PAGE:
Tuesday, March 5, 2013

"Brilliant" on the basics? Some commands don't even have the light on.

If you were to assess your command in these six categories, how would you score?
The foundation for success in any command can, in part, be attributed to these six areas that form the enduring foundation upon which a successful career can be launched: 
1. Sponsorship/first 72 hours:
Proactive interaction by a sponsor and ombudsman can solve many issues before the Sailor and family arrives aboard. Paving the way for a smooth transition and making each Navy family feel like a genuine part of their new command can ensure a family commitment of support to enable success for all.
2. Assign a Mentor:
Leader’s should be proactive in mentoring; give junior Sailors and peers the benefit of your experience. There are formal and informal means in which to execute an effective mentorship program. Each of us can attribute our own success to a great mentor. Ensure our Sailors understand the value of senior and peer mentorship.
3. Indoctrination:
A great sponsorship program must be followed up by an effective indoctrination program. This will send a strong, positive signal that we value the talent and skills of the Sailor and we have a plan to integrate them into the team. Additionally it immediately sets the tone on what you expect of the Sailor and also what should be expected from you. Requirements and best practices can be found in OPNAVINST 1740.3C.
4. Leadership:
Career Development Boards (CDBs) - Leadership involvement, primarily by the CMC, the Chief’s mess and the Command Career Counselor, is critical to the success of every Sailor. CDBs are required within 30 days of a Sailor reporting aboard, and again at 6 and 12 months. (Many commands can't get EVALs/FITREPS done on time and you can imagine their success in accomplishing the CDB requirement).
5. Ombudsman program:
Ombudsman are trained to disseminate information from the chain of command to the families, including official command information, Quality Of Life opportunities, and community information. They can also provide referrals and are instrumental in resolving family issues before the issues require extensive command attention. Every Sailor and Family member should know the Command Ombudsman. How do you advertise your Ombudsman?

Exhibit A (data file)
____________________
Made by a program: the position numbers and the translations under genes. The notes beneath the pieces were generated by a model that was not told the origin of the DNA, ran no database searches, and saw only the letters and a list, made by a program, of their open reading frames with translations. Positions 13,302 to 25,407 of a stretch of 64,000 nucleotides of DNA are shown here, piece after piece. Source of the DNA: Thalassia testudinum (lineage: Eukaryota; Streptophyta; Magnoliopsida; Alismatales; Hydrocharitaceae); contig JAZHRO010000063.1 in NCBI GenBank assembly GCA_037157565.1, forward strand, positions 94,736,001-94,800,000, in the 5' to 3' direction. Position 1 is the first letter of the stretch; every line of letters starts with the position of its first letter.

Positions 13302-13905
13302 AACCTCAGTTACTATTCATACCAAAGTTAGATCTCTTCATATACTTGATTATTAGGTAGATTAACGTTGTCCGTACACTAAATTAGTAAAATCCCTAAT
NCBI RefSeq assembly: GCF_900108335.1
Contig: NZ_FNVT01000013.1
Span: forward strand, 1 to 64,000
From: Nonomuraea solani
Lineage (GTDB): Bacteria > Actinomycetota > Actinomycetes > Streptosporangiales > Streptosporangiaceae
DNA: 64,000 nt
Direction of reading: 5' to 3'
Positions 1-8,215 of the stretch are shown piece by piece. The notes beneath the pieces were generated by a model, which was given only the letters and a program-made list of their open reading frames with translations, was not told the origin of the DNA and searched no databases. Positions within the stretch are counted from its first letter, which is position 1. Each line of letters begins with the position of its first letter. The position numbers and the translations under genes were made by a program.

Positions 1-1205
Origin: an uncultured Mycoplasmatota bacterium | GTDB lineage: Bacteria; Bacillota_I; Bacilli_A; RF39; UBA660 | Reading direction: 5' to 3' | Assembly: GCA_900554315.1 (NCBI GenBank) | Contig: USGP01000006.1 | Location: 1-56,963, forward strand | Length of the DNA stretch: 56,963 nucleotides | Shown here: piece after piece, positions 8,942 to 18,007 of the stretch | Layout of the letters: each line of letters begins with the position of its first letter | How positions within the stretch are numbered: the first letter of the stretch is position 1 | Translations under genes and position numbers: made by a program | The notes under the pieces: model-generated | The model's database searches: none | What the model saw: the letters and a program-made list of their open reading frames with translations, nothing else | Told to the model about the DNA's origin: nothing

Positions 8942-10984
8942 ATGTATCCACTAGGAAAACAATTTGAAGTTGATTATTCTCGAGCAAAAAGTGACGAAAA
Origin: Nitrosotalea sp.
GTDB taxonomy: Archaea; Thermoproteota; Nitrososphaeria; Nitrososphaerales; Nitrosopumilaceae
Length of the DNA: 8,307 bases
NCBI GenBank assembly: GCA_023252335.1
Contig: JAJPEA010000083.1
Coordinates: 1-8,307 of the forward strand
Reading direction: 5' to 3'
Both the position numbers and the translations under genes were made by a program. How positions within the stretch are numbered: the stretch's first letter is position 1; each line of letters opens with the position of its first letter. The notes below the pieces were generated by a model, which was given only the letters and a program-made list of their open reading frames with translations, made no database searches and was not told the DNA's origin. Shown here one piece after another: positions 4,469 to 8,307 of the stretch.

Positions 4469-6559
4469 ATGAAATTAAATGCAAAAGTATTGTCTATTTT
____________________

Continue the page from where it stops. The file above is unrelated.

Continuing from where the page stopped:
6. Recognition:
The end of tour should not be the only time a Sailor is recognized. Recognition can also include mid-tour awards, Flag Letters Of Commendation, letters of appreciation, and highlighting accomplishments in the POD and other public venues. Be creative, praise in public, and make your Sailors know they are appreciated. Something as simple as public recognition, a hand shake or a pat on the back often means more than an official award.


Anonymous said...

Lights out here.

My Kids' Mom said...

Good morning, In regards to the ombudsmen, I feel it is very important that they are involved in the initial contact with the family before arrival at the command. In addition they should follow up and check-in on the family after arrival. Many commands have invisible ombudsmen where the families do not even know who they are until perhaps something catastrophic happens, but this usually depends on the command triad in regards to what kind of importance they believe that an ombudsman have on the quality of life for the command families. There is also a misconception in the belief that the ombudsman only is there for issues pertaining to the families of enlisted personell, and thus a stigma exists in regards to officer's spouses contacting the ombudsman for assistance. I know this for sure. There is also a need to elevate the status of the command ombudsman through offering training programs that give educational credits. Why not offering up the opportunity for ombudsmen to take college classes pertaining to their duties for free. Classes in sociology perhaps? Just a thought.